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Town Hall, 333 Bay Street, Port Melbourne
Town Hall, 333 Bay Street, Port Melbourne

Buckingham Reserve

by David Thompson Buckingham Reserve [highlighted]. City of Port Melbourne map (detail), Amended June 1983. PMHPS Collection. Cat No 704.02. Buckingham Reserve is near the western edge of Garden City. It is named for former Councillor and Mayor Theodore Thomas Buckingham. Tom Buckingham was elected to Port Melbourne Council on 21 January 1961 and served until 1986. He was Mayor on…

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Leith Crescent

by David Thompson Leith Crescent looking towards Howe Parade (2024). Photograph by David Thompson Leith Crescent is a short curving street running between Howe Parade and Williamstown Road. It is closed at Williamstown Road creating a cul-de-sac for the small number of ‘bank houses’ that face onto the street. And ‘bank houses’ are the key behind the naming of Leith Crescent.…

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Cyril Letts Reserve

by David Thompson Cyril Letts Reserve, 2023. Photograph by David Thompson. The triangle-shaped open space between Edwards Avenue and Howe Parade remained an unidentified reserve until the early 1980s when it was named in honour of former Port Melbourne Councillor and Mayor, Cyril Letts. Record, 28 Sep 1968 Cyril was born in Wedderburn in October 1908 and came to Port Melbourne in…

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Back-to-Port Melbourne Celebrations 1932

by David Thompson After months of meetings, planning and a rearrangement of dates and events, April 30, 1932 marked the first day of the Back-to-Port Melbourne festivities. The Age that morning promoted the event with the inclusion of an illustration of the tent used by the Holy Trinity church in 1853 under the heading Glimpses of Old Melbourne.[1] Glimpses of Old Melbourne,…

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Back-to-Port Melbourne Preparations 1932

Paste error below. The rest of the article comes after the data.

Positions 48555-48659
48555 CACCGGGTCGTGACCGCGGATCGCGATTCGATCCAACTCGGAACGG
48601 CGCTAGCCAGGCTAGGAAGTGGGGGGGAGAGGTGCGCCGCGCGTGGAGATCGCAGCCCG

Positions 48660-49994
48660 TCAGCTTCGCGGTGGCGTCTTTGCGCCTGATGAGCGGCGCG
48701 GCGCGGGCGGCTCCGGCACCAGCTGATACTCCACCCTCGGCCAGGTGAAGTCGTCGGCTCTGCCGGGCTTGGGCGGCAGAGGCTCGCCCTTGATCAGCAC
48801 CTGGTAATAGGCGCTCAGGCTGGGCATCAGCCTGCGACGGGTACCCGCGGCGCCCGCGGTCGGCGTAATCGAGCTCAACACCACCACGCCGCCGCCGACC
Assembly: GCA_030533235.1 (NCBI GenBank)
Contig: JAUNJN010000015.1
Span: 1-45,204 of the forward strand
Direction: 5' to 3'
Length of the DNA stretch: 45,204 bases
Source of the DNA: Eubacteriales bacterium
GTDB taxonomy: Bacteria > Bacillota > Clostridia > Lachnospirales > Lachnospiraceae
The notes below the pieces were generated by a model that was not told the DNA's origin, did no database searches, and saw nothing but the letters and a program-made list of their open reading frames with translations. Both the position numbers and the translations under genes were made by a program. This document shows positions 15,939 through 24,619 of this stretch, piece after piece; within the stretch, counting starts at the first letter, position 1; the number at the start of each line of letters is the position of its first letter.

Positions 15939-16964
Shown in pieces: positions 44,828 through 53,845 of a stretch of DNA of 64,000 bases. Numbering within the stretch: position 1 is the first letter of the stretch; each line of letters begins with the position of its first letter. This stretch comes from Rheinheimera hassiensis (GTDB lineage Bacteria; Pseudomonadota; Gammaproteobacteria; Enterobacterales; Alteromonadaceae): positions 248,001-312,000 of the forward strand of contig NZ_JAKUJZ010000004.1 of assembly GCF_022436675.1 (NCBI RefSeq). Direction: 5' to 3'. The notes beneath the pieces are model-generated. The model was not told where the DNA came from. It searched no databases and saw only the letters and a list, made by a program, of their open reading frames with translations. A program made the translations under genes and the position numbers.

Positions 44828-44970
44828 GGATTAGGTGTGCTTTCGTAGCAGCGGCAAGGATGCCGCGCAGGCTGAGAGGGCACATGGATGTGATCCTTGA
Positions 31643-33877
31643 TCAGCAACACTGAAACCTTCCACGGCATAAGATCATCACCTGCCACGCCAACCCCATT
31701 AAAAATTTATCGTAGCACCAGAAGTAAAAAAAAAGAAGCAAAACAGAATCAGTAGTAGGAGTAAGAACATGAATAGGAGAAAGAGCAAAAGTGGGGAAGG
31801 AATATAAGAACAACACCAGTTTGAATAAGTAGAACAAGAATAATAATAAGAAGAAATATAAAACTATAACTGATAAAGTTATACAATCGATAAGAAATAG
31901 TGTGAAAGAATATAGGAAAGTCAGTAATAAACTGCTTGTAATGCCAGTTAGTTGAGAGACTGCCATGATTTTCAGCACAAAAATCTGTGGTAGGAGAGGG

by David Thompson Letter, The Record, 14 November 1931 A letter to the editor from someone identifying themselves as RRR appeared in The Record on 14 November 1931 bemoaning the lost opportunities of not staging a Back-to-Port Melbourne event to coincide with the visit of the ocean liner, “Strathnavar”, to Station Pier and the visiting warships berthed at Princes Pier.[1] The letter opened, “Port Melbourne…

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Pye Street

Pye Street (highlighted). Robinson's Street Directory of Melbourne and Suburbs, Ed 3, c. 1950s. Pye Street is a short street running from Williamstown Road to Dunstan Parade in Garden City. It is named for former Victorian State politician, Henry Pye. Henry Pye was born on Christmas Day, 1873 to a farming family at Burnewang near Rochester, Victoria. At a young age…

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A Garden City Life

Robyn Watters writes: My grandfather Bob Watters had a hard start in life. His mother Eliza was deserted by his father Captain James Renton Watters as soon as he was born in 1892. Single mother Eliza and her seven surviving children proceeded to move around rental properties in South Melbourne and Port Melbourne. Bob probably attended the Montague Primary School in…

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Sandridge Stars

Recently Mark Nettleton wrote to us about two football clubs from Garden City that played in the Melbourne Amateur Sunday Football Association during the 1950s. Garden City Football Club played their home matches at Garden City Oval No. 1 (now known as R F Julier Reserve) while the Sandridge Stars Football Club were based at Oval No. 2 (now known…

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Emery Street

by Margaret Bride Emery Street is one of the shortest streets in Port Melbourne. It runs between Williamstown Road south to Edwards Avenue opposite Letts Reserve, Garden City. It is named in honour of George Emery, General Manager of the State Savings Bank of Victoria from 1897 to 1929.  Bankers are not often seen to be people of imagination but…

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Garden City Reserve

Garden City Reserve. This is a photo of Garden City Reserve taken early Autumn 2016 at about 7 am. I always make a cup of tea in the morning and go out the front in my dressing gown and look eastwards towards the park. There is always a difference in the horizon. It can be the sun breaking with the clouds bright…

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PMHPS acknowledges the generous support of the City of Port Phillip.

 

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Acknowledgement of Traditional Custodians

We respectfully acknowledge the Traditional Custodians of the land on which we meet and work, the Bunurong Boon Wurrung and Wurundjeri Woi Wurrung peoples of the Eastern Kulin Nation and pay respect to their Elders past, present and emerging.